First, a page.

Cops for Kids accused of bilking $4.2 million from Ohio donors

CLEVELAND-- The Ohio Attorney General's Office announced a lawsuit on Wednesday against the nonprofit organization Cops for Kids.

The suit accuses the group's organizers, Thomas Duffy and Charles Hitzel, of Ashtabula, of defrauding and misleading donors.

In the suit, the attorney general's office asked the court to stop Cops for Kids from soliciting in the state of Ohio and to redistribute the assets collected. Ohio Attorney General Mike DeWine said they also want the telemarketing company Telcom Enterprises to withdraw from solicitation activity in Ohio.

"We believe that the evidence will show that the defendants misled donors and put their interests above the charitable mission they claimed to support, while collecting millions, millions of dollars from unsuspecting generous Ohioans," DeWine said.

Cops for Kids claimed to benefit youth in Ohio, build relationships between officers and children, and provide funds for scholarships and recreation programs, DeWine said. It also offered a program to give teddy bears to cops to hand out to kids who experienced traumatic crimes.

According to the attorney general, Cops for Kids would send a box of four teddy bears to police departments in cities where it planned to solicit next.

Cops for Kids received $4.2 million from donations between 2005 and 2015. DeWine said nearly 80 percent of that money went to fundraising fees, while the two men running the nonprofit received more than $600,000 in salaries.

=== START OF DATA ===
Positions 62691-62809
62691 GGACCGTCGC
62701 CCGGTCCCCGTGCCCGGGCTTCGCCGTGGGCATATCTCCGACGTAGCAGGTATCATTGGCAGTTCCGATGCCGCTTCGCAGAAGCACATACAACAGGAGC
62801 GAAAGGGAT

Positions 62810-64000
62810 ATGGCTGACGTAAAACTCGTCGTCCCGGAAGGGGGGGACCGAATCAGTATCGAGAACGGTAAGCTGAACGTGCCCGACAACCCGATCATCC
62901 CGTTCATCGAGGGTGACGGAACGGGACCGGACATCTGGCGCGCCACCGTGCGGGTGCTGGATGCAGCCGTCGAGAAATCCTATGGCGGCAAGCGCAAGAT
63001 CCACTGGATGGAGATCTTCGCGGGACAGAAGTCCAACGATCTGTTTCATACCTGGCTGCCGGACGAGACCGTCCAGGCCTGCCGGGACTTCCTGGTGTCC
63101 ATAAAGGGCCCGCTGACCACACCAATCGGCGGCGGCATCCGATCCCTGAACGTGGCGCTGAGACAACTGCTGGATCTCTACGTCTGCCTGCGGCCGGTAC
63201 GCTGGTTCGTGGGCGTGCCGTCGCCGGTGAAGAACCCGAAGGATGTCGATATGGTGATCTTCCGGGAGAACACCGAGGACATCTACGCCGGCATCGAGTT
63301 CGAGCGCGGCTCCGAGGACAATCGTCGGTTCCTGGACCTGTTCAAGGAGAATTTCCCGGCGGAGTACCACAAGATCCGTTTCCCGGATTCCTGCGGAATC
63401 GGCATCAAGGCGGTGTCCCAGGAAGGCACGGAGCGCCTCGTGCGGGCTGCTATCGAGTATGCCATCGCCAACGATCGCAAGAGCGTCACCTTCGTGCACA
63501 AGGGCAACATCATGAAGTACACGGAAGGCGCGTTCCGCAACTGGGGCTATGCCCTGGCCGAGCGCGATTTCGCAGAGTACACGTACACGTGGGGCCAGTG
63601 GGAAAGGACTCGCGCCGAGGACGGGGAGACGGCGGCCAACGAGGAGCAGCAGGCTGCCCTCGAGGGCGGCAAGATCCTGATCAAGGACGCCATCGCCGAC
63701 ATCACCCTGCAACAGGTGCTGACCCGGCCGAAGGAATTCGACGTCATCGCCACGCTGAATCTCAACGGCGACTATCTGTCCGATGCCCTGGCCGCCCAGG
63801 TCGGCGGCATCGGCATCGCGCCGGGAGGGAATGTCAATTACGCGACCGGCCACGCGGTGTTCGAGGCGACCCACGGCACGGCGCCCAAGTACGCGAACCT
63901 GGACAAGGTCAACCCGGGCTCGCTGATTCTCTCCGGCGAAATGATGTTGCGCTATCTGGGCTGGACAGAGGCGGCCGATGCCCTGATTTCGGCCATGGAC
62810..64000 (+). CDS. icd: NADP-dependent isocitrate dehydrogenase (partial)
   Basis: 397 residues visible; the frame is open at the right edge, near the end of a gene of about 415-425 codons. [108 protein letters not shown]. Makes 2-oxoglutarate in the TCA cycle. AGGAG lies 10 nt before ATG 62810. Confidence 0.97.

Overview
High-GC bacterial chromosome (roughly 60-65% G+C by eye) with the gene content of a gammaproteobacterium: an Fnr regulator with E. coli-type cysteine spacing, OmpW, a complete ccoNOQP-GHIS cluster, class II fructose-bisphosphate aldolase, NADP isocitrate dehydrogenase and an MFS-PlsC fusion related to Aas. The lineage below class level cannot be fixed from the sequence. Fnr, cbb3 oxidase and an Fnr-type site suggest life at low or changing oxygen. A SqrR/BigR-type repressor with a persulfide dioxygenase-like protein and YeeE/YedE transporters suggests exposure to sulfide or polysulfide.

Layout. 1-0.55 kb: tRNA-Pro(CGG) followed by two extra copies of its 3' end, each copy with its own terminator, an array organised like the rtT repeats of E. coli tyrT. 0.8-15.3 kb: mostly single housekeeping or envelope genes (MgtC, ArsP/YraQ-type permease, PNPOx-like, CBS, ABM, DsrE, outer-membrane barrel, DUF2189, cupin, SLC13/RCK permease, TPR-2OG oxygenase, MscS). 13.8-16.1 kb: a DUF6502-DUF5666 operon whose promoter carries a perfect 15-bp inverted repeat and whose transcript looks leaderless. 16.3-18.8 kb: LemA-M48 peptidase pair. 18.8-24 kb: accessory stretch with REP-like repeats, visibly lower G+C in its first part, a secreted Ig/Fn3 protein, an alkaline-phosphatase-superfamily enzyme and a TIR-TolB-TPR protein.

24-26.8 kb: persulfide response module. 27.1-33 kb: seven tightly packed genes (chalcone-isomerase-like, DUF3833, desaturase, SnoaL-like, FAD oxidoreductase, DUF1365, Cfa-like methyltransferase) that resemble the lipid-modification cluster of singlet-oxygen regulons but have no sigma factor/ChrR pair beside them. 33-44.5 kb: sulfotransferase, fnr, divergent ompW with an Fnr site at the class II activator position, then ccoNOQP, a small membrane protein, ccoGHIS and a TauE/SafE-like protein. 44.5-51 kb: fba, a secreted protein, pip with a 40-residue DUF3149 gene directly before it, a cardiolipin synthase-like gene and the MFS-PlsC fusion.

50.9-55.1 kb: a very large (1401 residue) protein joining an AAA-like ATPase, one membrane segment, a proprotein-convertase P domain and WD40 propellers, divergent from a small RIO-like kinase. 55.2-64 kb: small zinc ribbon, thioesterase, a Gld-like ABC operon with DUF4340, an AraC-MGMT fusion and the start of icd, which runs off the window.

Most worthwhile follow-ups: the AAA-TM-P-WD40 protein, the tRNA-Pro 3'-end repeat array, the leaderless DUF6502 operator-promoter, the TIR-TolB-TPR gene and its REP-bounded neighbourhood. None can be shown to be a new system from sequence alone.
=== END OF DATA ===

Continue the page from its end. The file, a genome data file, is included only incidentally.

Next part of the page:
About 2 percent, or $74,000, actually went to charitable causes, according to DeWine. He said of a $100 donation, about 80 cents would go to benefiting children.

"This is a real scam," DeWine said. "A scam that has taken money that was well intended and money that was supposed to go to children who had been traumatized as a victim of crime. And that money has gone into the pockets of the solicitors, the telemarketer company and into the pockets of the individuals who are running this scam."

Attorney General DeWine, who called this a sad story, said he hoped this would not stop people from giving to charity this time of year. He offered the following tips:

  • Develop a giving plan. Determine in advance which charities you want to support. Respond to unexpected or unwanted requests by explaining that you already have a giving plan in place or that you need written information to evaluate a request.
  • Research charities. Find out if an organization is registered with the Ohio Attorney General’s Office, verify its tax-exempt status with the IRS’s Exempt Organizations Select Check, and gather data from organizations such as the Better Business Bureau Wise Giving Alliance, Charity Watch, and Charity Navigator. View the organization’s IRS Form 990 on Guidestar. Review program descriptions, expenses, compensation levels, and other details. Conduct a basic internet search to review a group’s accomplishments or questionable activity.
  • Ask how your donation will be used. Keep in mind that some charitable giving requests come from professional solicitors who are paid to collect donations. By law, solicitors must identify themselves, and if you ask, they must tell you what percentage of your donation will go to the charity. (It may be only a small percentage.) Contact charities directly to find out how they use donations. Get information in writing. Compare a charity’s materials with information you gather from other sources.
  • Watch for red flags. Be wary of high-pressure tactics, requests for checks made out to an individual (instead of a charity), charities with only a few people on their board, and people who are unable or unwilling to answer questions about their organization. Don’t provide your credit card number or other personal information to callers who contact you unexpectedly.